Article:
We are struggling to explain this. The fact that oxygen behavior is not perfectly repetitive every season made us think that it is not a problem related to atmospheric dynamics. There has to be some chemical source and sink that we still can't count on.
As noted by Timothy McConough, an assistant researcher at the University of Maryland:
We still haven't been able to handle a process that produces the amount of oxygen we need, but we think it has to be something in the seasonally changing surface soil because there are not enough oxygen atoms in the atmosphere. the behavior we see.
The paper itself examines each of these hypotheses in more detail and how none of them adequately explains the results so far. However something it produces much more oxygen during the warmer months than it should have. Intriguingly, both oxygen and methane have been observed to vary in tandem like this at least on some occasions, suggesting that there may be a common source. As Atrea noted:
We are beginning to see this frightening correlation between methane and oxygen for much of the year on Mars. I think there's something to it. I don't have the answers yet. Nobody does that.
Earth, along with oxygen and methane, are considered biosignatures because they tend to destroy each other unless they are produced continuously and flow into the atmosphere at relatively high rates. Because of this, both gases are said to be in a state of thermodynamic imbalance.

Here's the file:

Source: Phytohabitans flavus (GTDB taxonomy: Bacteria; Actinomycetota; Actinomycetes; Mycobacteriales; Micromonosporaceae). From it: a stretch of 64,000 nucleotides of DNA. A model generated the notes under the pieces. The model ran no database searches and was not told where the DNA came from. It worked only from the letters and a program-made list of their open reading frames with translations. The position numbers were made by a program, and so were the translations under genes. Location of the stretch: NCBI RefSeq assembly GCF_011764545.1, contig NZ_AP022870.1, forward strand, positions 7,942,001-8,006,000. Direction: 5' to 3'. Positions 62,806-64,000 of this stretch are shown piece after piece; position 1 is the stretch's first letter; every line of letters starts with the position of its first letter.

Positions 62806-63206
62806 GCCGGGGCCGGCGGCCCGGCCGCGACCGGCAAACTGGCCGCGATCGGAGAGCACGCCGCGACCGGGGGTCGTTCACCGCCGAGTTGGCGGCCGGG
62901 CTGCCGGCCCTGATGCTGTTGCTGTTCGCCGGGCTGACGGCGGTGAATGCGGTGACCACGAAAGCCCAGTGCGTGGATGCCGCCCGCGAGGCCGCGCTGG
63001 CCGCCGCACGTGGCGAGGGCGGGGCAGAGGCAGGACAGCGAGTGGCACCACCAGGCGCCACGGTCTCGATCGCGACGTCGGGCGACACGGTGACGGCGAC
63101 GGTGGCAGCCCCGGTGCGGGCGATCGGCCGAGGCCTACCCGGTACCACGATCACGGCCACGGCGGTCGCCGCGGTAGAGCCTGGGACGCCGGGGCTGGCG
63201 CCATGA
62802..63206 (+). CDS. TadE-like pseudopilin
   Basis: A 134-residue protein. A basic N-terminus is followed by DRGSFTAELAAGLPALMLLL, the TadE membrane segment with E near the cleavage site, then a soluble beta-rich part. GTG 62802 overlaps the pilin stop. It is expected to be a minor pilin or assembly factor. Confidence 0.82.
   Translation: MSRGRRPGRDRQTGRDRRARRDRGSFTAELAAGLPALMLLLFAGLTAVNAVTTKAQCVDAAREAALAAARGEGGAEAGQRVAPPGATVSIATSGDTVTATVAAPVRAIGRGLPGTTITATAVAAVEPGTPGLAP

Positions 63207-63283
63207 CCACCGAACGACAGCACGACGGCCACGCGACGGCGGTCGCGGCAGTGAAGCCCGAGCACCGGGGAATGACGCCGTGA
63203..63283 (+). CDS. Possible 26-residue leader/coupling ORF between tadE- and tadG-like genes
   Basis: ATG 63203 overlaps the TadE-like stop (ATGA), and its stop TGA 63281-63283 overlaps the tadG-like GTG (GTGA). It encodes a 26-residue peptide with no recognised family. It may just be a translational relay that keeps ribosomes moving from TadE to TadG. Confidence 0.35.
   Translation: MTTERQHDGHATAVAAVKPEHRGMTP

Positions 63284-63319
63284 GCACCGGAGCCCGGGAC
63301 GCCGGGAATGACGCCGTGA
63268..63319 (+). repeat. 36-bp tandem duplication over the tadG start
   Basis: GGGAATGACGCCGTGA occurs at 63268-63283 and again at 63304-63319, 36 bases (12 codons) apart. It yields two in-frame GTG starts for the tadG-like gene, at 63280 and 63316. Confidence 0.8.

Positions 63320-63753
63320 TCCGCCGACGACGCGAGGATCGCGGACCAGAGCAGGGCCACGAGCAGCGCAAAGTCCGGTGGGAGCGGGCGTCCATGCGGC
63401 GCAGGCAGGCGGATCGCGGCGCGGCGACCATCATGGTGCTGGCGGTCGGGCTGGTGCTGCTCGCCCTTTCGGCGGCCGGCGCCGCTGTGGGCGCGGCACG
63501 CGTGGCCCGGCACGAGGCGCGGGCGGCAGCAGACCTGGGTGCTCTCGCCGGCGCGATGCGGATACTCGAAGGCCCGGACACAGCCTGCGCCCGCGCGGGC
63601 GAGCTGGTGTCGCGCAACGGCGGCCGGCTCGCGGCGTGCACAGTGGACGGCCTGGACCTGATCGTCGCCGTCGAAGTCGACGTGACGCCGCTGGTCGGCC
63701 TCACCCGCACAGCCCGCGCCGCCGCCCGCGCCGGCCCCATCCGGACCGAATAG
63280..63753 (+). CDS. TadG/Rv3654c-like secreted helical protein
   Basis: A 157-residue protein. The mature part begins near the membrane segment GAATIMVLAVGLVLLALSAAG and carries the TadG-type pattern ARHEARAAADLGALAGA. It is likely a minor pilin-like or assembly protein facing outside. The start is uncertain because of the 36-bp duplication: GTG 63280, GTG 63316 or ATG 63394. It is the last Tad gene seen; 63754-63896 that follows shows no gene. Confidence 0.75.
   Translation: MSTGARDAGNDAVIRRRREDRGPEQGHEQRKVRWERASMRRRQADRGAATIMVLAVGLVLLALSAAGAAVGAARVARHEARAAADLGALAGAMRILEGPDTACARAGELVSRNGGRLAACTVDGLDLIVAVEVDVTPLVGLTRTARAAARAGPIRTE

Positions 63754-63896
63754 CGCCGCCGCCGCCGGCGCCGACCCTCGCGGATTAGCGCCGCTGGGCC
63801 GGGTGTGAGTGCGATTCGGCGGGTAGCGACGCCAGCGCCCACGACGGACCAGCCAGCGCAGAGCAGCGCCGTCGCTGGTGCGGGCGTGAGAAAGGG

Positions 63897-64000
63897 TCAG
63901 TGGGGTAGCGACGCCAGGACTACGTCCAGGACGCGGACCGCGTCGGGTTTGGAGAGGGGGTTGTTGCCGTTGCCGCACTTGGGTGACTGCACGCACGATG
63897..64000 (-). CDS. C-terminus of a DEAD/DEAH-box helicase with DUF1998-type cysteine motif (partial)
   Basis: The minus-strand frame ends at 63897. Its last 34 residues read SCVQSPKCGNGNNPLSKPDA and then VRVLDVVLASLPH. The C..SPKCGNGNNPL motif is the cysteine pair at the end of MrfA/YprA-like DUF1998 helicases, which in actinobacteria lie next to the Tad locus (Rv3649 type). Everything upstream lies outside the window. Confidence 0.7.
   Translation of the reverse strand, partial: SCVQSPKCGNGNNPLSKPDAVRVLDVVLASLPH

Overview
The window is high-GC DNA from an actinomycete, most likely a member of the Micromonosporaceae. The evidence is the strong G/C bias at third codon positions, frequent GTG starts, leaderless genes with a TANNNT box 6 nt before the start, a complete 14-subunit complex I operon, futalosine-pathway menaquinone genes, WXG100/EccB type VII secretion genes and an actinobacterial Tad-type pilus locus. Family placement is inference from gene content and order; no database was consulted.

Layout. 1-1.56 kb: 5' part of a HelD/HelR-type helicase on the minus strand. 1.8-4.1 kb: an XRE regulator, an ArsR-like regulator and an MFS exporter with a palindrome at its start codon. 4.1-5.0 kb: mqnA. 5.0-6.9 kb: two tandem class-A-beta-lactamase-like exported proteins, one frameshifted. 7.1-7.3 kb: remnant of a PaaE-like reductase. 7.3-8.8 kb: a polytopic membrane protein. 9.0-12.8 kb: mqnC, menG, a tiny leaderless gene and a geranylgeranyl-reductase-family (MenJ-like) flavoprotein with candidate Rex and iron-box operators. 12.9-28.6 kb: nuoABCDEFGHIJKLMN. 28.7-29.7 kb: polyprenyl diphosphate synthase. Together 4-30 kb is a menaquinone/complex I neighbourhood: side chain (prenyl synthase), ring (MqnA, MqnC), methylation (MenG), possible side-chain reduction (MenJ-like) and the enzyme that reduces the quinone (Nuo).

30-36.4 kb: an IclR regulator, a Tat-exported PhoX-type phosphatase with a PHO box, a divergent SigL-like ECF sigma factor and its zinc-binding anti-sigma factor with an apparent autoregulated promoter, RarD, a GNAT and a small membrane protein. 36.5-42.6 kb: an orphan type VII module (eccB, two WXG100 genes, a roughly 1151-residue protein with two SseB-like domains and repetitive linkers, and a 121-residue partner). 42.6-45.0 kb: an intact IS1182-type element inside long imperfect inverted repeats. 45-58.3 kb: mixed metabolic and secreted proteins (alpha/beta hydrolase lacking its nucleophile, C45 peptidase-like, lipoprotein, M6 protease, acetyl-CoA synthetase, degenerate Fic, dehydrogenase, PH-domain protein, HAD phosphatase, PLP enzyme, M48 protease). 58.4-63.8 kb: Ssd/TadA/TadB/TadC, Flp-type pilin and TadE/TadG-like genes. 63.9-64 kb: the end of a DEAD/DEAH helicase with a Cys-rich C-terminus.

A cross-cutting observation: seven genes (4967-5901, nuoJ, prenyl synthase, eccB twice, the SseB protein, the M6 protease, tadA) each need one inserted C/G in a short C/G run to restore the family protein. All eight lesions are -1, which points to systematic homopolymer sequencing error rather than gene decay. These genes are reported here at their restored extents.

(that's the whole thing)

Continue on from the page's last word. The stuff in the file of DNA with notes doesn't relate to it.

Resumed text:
By far, most of the oxygen and methane on Earth is generated and / or consumed by life. Could this really be what is happening on Mars? Or is there still some unknown chemistry going on? Curiosity data has shown that the background methane levels have decreased at the same time as the oxygen levels in the last half of each year, although oxygen has increased again earlier in the year of methane, and is variable from year to year. However, the larger "chic" in methane seen by Curiosity also occurred at about the same time as the increase in oxygen in the spring. What this all means is not yet clear, and more studies will be needed.
If there is really a correlation between oxygen and methane on Mars, that's it could be a potential biosignature. A previous study in 2014 by NASA's John Domagal-Goldman of the Goddard Space Flight Center found that although oxygen and methane can sometimes be produced by non-biological processes, exoplanets for example, but finding them together would be more convincing biosignature:
However, our research reinforces the argument that methane and oxygen together, or methane and ozone together, are still strong signatures of life. We tried really, really hard to make false positive signals for life, and we found a few, but only for oxygen, ozone or methane per se.
These unusual oxygen-level fluctuations in the Gale Crater – possibly linked to fluctuations in methane and spikes – are a fascinating new mystery for Mars scientists to try and solve. As the coach mentioned:
This is the first time we have seen this interesting behavior over many years. We don't totally understand it. For me, this is an open call to all the smart people who are interested in this: Look what you can come up with.
Bottom line: NASA's curiosity rover has discovered unusual increases and decreases in oxygen levels in the Crater Gale. In a way, these are similar to methane fluctuations, and may even be related.
Source: Seasonal Variations in Atmospheric Composition, Measured at Kate Galle, Mars